COVID-19 Impact on Doctor Appointments

Goals

To understand the impact of COVID-19 on doctor appointments, including information on changes in appointment scheduling and engagement as well as the types of appointments that patients are likely to skip, and general reaction to virtual appointments.

Early Findings

Overview

  • According to a report by McKinsey on the impact of COVID-19 published in early September 2020, 40% of respondents have canceled their upcoming appointments while an additional 12% have not scheduled or received care despite needing it.
  • A global survey by Cigna, "COVID-19 Global Impact Study: New Directions", finds that 54% respondents are now more likely to use virtual health for consultation or diagnosis. The survey also finds that "[t]he most popular usage of virtual health is generic health support (colds, flu, rashes, etc.) with 48% saying they would be interested to use virtual appointments in the future" although 35% say they do not have access to telehealth.
  • This shift towards telehealth is echoed in a report by ABC 7 News, which notes that "[at] UCSF alone, telehealth visits went from an average of 189 appointments per day prior to COVID-19, to 2,500 during the pandemic."
  • Medical professionals encourage patients to keep up with their medical appointments; however, UW Medicine, Washington's premier healthcare system, suggests that some appointments such as mental health therapy are better done virtually while some such as cancer screenings need to be in person. It also suggests that certain non-essential appointments such as microdermabrasion may be postponed.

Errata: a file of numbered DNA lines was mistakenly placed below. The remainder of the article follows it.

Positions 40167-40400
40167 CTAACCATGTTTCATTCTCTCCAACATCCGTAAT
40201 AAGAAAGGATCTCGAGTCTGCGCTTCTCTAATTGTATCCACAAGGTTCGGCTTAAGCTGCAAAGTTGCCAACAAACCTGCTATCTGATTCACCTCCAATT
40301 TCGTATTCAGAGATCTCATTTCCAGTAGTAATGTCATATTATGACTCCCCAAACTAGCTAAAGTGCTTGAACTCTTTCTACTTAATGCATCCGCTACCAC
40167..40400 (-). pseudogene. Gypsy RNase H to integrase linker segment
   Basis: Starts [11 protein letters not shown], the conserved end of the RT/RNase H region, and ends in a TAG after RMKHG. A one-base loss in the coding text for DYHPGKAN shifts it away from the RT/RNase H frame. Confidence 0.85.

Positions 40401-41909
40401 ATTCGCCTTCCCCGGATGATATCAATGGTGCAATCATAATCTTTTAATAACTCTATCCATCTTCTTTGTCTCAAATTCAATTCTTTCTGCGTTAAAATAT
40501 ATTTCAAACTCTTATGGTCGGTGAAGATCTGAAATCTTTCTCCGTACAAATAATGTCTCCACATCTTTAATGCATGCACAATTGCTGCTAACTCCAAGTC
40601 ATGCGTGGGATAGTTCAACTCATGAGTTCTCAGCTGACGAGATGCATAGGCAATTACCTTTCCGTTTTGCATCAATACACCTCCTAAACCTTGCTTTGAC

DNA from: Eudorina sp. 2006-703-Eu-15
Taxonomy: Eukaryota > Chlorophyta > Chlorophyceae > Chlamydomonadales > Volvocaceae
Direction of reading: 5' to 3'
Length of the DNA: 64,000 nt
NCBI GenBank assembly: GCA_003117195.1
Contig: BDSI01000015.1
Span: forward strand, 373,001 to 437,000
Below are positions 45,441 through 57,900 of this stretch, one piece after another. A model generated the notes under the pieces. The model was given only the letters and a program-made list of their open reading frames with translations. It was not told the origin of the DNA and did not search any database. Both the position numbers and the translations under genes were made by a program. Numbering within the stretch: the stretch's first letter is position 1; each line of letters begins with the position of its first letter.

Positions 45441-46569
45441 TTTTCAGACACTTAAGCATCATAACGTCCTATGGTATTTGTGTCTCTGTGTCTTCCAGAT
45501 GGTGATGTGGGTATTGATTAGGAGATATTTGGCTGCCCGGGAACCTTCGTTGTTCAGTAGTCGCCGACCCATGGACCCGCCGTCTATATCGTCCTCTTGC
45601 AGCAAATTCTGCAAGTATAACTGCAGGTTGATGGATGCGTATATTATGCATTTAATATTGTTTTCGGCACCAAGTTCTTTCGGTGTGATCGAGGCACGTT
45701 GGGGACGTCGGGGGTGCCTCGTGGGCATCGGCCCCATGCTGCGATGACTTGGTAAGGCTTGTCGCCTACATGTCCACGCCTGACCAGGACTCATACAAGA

• Nonetheless, the situation surrounding the current pandemic is changing very quickly. Data as of July 2020 shows that more patients are returning to in-person appointments, with telehealth accounting for only 21% by mid July, a significant drop from its peak of 69% in April.

Summary

The initial one-hour research finds that overall there has been a decline in medical appointments since the outbreak of COVID-19 because patients either cancel the appointments or put off making new appointments. There has also been a growing acceptance in the usage of virtual health appointments. However, telehealth reached its peak in April and has dropped since then while more patients are returning to in-person appointments. The scope of this research is the United States. However, some global data points may be drawn as examples, in which case it will be clearly stated.

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